It is not doubts that your design needs to be regulated to stabilize all your direct coupled operational parameters. However, your regulation does not address the needs of 6C33C but rather serves the environmental purposes. So, even in your design we do not know how 6C33C will sound in the same application with no regulation. BTW, I regulate my power AC supply – here is another way to stabilize operation without use of DC regulators.

If you look closely then you will see that in Melquiades I use regulation on the grid supply of the driver tube. I do have very substantial advantage on sound quality but here is an interesting question: do I have this advantage become of regulation of because some other reason?  The negative regulator in Melquiades drives the driver grid. The grid has own minute grid voltages that run back to the PS. Here on the PS side we have gas regulator – a very soft entry that instead of hard-shorting grid voltages or bouncing them back, the gas regulator very gently absorbs them. So, it is possible that in my case the regulation itself is not important but rather that I use the regulation as some sort of damper that sucks out the reflective voltages from driver grid. If cause if I go with voltage stabilization on negative side on the biasing grid resistor then I need to have one on positive side to lock the bias. BTW, try the same biasing approach on the 6C33C and it will not sound good at all.

What I am trying to say is that so far I do not see any evidence for or against regulation of 6C33C. Neither your use of mandatory for your circuit regulation not my “creatively-intentional” use of bias regulation does not say anything about the regulation and it benefits for sound of 6C33C.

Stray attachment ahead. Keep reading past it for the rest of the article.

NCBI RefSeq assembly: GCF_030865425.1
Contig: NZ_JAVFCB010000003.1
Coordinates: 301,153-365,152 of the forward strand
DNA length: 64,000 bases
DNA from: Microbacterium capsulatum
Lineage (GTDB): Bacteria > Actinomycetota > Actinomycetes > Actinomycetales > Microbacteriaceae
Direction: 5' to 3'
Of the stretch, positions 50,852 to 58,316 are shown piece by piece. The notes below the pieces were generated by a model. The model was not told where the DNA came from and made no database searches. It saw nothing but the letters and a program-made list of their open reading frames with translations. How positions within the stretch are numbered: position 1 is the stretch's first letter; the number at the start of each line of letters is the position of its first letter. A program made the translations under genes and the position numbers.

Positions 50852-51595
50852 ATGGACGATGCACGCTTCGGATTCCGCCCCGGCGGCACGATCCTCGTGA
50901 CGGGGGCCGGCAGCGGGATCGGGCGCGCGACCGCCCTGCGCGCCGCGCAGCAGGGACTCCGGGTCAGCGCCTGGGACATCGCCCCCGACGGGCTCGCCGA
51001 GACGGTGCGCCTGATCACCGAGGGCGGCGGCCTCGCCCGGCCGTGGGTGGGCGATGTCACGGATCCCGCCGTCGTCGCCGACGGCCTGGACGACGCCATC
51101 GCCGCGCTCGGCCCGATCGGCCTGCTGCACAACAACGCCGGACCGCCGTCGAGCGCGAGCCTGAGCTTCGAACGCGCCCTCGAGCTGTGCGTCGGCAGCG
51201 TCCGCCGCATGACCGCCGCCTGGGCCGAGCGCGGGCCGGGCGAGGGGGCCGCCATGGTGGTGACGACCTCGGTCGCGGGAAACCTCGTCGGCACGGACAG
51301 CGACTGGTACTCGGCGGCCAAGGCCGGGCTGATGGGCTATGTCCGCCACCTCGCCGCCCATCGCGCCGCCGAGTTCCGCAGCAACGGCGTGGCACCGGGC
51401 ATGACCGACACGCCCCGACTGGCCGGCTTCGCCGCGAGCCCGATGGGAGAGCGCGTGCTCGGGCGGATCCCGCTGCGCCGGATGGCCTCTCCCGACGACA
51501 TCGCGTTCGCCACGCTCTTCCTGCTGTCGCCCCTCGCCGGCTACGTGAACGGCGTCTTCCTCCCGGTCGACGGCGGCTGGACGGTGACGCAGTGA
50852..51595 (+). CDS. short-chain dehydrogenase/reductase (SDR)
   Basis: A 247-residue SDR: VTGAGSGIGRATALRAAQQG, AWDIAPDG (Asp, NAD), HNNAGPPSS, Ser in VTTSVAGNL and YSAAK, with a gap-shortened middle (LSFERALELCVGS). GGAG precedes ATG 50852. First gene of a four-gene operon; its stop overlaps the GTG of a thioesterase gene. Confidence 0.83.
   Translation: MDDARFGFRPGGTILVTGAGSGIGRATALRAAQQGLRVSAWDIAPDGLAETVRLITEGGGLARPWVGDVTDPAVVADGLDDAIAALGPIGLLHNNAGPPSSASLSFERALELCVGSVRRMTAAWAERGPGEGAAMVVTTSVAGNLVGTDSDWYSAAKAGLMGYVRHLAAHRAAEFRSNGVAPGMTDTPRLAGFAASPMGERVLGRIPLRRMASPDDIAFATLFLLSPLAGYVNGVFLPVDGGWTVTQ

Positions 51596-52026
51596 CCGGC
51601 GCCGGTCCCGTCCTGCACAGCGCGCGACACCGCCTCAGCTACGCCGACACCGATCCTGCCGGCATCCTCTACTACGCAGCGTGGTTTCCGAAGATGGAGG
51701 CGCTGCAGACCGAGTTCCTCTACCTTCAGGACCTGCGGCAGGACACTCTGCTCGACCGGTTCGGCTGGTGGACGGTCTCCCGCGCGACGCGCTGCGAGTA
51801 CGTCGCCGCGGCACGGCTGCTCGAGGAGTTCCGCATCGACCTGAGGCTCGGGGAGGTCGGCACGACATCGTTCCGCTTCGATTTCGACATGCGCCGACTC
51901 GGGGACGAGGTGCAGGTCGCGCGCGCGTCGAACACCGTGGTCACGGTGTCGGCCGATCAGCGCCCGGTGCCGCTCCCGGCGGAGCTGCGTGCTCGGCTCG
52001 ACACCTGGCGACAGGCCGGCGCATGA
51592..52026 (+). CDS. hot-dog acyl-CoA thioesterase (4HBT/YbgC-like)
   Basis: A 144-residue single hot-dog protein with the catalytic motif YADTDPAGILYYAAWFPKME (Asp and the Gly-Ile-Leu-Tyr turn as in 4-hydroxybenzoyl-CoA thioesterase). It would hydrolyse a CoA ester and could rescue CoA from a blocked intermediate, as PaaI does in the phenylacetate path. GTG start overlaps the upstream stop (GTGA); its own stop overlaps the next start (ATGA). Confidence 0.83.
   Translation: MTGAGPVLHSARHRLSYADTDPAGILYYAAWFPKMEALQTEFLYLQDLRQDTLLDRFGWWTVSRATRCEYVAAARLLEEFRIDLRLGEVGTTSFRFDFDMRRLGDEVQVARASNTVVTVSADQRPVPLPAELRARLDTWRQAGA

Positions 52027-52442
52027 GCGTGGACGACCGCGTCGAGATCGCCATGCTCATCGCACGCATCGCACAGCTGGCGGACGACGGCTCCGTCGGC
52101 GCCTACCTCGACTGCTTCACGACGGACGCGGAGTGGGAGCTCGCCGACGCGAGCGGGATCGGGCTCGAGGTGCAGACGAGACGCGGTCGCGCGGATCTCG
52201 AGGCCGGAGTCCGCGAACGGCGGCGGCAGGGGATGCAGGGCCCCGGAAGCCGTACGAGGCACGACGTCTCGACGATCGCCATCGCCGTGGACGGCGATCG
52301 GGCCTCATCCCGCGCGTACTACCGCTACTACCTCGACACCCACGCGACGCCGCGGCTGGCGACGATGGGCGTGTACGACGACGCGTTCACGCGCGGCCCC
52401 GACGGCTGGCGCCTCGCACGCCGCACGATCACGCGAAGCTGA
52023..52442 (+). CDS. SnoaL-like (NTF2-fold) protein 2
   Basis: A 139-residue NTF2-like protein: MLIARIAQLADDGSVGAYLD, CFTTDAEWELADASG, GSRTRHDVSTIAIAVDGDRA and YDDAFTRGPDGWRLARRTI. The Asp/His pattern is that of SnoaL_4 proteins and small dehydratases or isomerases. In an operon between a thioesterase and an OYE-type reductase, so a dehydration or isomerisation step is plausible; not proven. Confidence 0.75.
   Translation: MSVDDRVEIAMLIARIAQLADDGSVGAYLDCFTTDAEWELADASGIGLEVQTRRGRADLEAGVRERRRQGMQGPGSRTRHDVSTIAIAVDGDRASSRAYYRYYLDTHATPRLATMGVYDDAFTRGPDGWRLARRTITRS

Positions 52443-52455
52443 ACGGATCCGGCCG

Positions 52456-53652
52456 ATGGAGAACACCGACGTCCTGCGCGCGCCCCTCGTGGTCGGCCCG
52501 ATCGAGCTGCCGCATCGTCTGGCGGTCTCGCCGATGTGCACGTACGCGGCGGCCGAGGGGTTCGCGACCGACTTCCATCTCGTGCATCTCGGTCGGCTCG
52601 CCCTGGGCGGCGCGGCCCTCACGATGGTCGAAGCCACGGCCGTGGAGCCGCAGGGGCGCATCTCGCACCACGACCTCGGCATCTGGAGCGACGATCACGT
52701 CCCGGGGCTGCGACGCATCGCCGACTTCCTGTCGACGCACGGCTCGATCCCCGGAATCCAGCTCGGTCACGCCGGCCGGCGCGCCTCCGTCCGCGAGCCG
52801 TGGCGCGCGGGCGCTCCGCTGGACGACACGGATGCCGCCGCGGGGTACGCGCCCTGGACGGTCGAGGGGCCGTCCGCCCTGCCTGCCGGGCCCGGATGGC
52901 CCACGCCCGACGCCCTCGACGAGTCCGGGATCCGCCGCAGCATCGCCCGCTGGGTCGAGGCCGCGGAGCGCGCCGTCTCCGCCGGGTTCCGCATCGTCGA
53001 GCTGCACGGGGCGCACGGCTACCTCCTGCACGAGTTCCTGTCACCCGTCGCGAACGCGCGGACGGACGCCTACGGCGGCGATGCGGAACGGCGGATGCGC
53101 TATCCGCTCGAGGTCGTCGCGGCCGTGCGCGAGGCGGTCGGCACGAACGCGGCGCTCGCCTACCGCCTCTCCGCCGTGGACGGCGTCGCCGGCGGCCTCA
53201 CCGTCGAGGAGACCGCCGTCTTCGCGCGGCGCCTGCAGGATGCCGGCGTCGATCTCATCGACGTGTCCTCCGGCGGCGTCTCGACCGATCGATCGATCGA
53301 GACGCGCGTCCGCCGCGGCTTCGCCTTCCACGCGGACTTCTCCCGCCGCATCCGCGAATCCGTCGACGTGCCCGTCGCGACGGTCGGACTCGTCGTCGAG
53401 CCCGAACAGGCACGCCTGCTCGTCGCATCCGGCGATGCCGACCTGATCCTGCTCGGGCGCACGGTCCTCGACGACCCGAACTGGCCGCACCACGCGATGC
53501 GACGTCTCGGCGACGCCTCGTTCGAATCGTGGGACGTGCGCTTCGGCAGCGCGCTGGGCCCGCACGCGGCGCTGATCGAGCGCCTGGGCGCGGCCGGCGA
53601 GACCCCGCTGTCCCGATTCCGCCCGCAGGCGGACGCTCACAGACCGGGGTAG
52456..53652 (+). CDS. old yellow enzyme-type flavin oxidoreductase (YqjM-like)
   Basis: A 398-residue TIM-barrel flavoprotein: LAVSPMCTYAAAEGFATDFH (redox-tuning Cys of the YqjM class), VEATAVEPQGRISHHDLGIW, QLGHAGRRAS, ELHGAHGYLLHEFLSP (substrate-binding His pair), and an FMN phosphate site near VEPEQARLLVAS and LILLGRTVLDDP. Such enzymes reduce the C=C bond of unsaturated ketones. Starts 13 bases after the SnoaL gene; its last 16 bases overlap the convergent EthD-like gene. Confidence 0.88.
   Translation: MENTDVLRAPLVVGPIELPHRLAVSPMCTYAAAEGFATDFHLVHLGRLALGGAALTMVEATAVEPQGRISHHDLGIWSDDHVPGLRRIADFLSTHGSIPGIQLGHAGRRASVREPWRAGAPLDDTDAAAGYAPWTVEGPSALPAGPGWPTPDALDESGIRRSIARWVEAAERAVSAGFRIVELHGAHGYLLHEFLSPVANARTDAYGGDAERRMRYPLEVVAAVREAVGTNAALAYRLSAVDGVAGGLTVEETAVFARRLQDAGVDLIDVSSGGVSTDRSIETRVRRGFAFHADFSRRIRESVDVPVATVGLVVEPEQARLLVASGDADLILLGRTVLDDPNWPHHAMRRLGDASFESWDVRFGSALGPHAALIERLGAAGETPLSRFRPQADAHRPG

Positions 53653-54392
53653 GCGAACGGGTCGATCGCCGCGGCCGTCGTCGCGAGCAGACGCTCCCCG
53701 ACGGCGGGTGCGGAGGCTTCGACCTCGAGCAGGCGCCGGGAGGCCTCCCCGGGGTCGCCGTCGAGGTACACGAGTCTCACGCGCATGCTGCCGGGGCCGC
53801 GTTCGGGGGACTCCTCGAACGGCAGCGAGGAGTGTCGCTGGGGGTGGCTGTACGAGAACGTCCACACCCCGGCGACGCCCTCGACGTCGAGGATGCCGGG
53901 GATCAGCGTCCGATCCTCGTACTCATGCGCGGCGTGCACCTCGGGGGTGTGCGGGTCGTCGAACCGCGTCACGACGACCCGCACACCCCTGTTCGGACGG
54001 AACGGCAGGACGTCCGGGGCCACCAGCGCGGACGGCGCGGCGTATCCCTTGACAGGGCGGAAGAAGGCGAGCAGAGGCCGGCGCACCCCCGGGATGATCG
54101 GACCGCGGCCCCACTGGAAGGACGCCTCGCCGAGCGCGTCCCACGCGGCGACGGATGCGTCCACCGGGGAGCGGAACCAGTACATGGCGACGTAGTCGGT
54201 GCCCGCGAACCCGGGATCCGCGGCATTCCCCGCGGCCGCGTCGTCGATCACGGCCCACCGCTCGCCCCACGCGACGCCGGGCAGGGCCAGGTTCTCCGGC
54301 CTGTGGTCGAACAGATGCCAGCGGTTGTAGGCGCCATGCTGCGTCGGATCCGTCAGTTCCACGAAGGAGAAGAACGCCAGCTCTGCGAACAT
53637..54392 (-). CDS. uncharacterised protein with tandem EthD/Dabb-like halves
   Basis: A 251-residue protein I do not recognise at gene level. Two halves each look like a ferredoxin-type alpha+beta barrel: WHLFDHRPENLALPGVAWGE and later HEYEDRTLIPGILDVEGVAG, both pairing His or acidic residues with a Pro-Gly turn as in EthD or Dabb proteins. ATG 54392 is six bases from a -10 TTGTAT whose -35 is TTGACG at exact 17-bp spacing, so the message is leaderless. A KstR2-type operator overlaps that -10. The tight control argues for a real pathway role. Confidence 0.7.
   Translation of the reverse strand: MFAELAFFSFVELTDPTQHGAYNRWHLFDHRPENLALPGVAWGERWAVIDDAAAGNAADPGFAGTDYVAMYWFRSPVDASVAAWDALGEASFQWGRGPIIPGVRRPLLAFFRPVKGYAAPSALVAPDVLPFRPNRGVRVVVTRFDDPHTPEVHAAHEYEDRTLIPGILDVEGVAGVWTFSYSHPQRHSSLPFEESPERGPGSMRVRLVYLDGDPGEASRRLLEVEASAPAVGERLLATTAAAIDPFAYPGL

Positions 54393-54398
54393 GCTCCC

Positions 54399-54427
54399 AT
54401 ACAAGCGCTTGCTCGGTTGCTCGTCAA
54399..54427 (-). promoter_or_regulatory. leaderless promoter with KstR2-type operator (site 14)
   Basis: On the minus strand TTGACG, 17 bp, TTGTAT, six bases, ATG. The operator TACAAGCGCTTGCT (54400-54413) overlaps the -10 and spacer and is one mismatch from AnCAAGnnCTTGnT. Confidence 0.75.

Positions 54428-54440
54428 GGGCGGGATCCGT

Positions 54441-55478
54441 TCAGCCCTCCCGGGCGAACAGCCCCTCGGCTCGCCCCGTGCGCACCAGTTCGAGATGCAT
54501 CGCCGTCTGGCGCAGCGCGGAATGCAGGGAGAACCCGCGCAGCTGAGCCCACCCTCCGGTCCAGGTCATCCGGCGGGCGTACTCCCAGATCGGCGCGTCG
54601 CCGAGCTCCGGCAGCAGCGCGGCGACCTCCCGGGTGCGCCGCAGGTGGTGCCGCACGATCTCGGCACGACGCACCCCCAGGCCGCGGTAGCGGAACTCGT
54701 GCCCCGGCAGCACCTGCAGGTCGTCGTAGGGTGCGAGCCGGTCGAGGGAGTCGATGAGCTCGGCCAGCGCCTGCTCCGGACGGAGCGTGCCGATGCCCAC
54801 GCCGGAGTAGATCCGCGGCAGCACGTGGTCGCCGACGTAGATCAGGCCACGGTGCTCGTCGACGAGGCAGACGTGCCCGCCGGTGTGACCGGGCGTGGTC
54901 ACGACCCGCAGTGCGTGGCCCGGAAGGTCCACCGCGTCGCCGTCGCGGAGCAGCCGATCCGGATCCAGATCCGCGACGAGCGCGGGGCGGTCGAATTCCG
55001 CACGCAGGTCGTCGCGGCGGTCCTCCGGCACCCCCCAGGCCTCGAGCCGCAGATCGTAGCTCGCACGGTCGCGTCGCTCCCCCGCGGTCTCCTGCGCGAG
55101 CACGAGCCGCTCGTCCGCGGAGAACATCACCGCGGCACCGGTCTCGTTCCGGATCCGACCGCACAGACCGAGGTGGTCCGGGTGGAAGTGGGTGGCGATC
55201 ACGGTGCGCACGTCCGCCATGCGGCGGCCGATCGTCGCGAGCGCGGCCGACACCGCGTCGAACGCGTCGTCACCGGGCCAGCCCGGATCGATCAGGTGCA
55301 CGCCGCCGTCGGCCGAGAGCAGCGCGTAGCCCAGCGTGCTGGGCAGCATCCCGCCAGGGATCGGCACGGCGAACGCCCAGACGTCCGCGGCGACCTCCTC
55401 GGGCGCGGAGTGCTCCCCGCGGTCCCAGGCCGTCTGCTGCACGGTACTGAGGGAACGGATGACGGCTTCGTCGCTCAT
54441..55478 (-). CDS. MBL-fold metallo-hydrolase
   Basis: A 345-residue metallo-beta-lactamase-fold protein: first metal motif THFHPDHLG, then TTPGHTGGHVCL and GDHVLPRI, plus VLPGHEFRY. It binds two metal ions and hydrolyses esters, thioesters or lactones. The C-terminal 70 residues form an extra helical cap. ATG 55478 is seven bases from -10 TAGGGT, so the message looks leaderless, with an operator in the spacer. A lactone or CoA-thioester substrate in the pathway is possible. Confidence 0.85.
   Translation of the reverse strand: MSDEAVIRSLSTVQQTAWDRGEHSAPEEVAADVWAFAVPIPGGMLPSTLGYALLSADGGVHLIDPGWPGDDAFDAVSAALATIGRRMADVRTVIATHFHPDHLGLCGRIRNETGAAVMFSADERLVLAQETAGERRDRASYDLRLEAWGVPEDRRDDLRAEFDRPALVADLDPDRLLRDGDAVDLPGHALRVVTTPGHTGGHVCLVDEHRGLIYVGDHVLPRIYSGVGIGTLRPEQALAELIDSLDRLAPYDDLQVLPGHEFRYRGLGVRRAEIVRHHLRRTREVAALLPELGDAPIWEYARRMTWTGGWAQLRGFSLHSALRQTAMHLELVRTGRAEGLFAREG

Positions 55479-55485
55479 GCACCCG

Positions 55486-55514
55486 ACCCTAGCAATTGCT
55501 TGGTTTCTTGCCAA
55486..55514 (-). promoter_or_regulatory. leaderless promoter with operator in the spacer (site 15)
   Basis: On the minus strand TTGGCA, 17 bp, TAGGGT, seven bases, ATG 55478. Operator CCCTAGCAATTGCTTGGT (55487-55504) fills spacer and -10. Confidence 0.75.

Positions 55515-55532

About the A2. I do not say that you intended to be in A2 but driving the 86dB sensitive Quad in a room larger then a dog house your bass will be jumping for a fraction of seconds into A2. The  845/211, beside to having more power will handle this entering into A2 with some distortions but it will still be fine and the signal will be cared on. The 6C33C will not even go into A2 – it will flat cut the signal producing enormous amount of distortions across all bandwidth. All the I a saying is that being indirect heated the 6C33C is much deadlier with grid voltage approaching the bias voltage. If you have 65V on grid and 30-40 times gain in your driver stage then it is not difficult to be “right there” very fast. Sine you use an extra buffer stage, useless people do it to get current drive then I remind you that it would be fine with DHT 845/211  but it will not “help” to any indirect heated output stage.

About the 6C33C vs. 845/211. This might be interesting. Are your 845/211 also regulated and direct coupled with use of the same Tango magnetics?  Are they use the same Tango’s vintage? The Tango 20 years back was very much not the crap that Tango dose nowadays, if you know what I mean…

I personally feel that 845 is in a way vulgar tube but 211 is very-very nice tube. I do not know how the Quad ESL – 6C33C never was good to drive them but I would like to hear your observations about 6C33C driving your horns.

The caT


"I wish I could score everything for horns." - Richard Wagner. "Our writing equipment takes part in the forming of our thoughts." - Friedrich Nietzsche
09-08-2011 Post does not mapped to Knowledge Tree
KOTriode
Posts 40
Joined on 07-20-2010

Post #: 8
Post ID: 16974
Reply to: 16971
6c33c amp
fiogf49gjkf0d

Yes, it would be very interesting to hear the difference between a 6C33C amp with and without tube regulation, but also they are too many thing to try too, ... the possibility is endless here.